Date of Award

Spring 2022

Document Type

Open Access Thesis

Degree Name

Bachelor of Arts (BA)


History, Politics and International Relations

First Advisor

Jason Renn


Civil wars have been a common occurrence throughout human history and have had an immense impact on political developments worldwide. Infamous examples include those in Rwanda, the Congo, Ukraine, and more recently, Syria, Yemen, and Afghanistan⸻all of which were, or haven been quite violent and with a range of human rights abuses committed by both state and rebel actors. Civil wars often have a variety of outcomes: a decisive win by government and military forces, a revolutionary victory and overthrow of current powers accomplished by rebels, the creation of a “failed state” lacking legitimate leadership and political institutions, or a stalemate in which government and rebel actors are forced to negotiate some sort of a peace settlement. After the Cold War era however stalemates have increased by 50%, with roughly 70% of civil wars on average ending with this outcome (Fortna 2009, 7). In the case of a stalemate, or even a less forceful government victory, one option that is occasionally presented to rebels operating in democratic settings is to form political parties. Ultimately rebel party formation is a safe middle ground post-conflict, as ex-combatants have the chance to realize or retain some sort of political status and influence, while not obligating government officials to concede power to rebels in its entirety. In other words, ex-combatants retain the opportunity to share and hopefully persuade the broader public to adopt their ideologies, but under the auspices of democratic norms and institutions. As opposed to rebel groups being abolished outright, when granted the opportunity to form political parties they are given a more reconciliatory way to be reintegrated into their societies and participate in the happenings of the state, which in turn might decrease the likelihood of recidivism. In a democratic setting, government leaders and international observers can also more closely monitor ex-combatant reintegration.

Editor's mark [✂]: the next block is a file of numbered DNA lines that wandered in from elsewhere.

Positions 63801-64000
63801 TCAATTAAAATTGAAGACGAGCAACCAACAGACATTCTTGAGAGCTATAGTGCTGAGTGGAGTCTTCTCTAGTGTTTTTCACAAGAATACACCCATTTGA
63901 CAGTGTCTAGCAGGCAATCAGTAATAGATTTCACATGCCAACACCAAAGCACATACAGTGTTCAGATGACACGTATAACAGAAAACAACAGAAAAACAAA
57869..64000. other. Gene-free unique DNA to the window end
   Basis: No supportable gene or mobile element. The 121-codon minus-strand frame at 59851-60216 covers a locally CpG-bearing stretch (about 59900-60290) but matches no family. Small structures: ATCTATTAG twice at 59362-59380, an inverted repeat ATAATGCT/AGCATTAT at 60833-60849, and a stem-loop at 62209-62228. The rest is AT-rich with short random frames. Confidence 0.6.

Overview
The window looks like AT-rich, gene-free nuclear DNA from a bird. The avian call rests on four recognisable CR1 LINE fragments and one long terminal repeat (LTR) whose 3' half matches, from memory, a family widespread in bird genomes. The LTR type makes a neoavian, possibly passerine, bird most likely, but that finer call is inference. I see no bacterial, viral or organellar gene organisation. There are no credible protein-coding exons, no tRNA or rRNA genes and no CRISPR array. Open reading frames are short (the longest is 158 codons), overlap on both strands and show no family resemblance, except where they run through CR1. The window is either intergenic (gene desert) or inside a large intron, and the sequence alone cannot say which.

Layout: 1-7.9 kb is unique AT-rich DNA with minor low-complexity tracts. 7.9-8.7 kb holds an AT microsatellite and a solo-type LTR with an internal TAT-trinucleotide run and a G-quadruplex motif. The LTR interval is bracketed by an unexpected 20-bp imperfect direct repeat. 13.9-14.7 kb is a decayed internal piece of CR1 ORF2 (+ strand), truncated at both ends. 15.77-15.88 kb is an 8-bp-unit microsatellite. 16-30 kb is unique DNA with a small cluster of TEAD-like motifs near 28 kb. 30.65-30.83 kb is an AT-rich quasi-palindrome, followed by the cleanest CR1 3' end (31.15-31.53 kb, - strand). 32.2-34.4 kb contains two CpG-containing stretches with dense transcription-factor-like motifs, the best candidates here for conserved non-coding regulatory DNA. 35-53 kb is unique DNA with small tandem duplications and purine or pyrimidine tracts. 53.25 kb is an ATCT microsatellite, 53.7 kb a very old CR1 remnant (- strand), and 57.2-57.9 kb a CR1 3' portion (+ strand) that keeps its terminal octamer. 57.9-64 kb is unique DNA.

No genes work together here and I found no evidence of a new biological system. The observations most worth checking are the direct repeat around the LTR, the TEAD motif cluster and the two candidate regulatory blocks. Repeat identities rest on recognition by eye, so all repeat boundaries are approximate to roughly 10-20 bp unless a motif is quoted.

Creative Commons License

Creative Commons Attribution-NonCommercial 4.0 International License
This work is licensed under a Creative Commons Attribution-NonCommercial 4.0 International License